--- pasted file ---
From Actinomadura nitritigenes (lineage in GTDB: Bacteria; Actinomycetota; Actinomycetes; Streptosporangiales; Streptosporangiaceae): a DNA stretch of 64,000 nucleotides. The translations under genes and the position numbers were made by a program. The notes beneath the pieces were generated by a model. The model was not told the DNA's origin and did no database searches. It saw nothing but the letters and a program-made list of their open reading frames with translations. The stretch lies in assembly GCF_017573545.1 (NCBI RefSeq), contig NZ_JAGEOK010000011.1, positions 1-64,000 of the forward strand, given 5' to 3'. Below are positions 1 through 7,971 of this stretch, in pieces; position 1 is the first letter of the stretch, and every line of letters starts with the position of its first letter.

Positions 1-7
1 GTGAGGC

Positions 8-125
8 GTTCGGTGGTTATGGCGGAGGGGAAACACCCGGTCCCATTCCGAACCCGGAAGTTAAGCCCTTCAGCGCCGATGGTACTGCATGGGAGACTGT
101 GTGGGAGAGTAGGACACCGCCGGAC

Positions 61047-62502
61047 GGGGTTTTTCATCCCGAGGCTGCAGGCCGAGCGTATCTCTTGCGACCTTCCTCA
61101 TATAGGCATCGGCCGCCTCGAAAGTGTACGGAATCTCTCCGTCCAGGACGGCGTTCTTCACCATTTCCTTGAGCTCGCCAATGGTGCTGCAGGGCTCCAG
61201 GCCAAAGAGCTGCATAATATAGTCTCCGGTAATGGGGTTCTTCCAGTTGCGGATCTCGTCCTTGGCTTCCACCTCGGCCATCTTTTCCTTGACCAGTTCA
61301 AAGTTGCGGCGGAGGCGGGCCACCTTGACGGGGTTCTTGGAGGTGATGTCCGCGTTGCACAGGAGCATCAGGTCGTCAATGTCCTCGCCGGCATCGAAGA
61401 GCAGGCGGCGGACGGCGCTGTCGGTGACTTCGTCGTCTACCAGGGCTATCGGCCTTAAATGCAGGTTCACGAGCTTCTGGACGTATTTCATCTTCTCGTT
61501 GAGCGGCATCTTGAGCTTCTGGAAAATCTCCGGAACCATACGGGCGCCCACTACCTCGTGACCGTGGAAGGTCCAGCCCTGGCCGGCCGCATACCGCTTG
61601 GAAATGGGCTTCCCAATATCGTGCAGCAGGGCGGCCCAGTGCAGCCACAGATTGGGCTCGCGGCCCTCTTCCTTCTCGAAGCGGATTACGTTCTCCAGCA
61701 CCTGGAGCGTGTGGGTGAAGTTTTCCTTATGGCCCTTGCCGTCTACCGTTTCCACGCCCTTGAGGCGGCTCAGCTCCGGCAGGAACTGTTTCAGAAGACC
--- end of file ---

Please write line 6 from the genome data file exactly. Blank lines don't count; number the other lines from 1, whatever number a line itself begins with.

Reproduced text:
101 GTGGGAGAGTAGGACACCGCCGGAC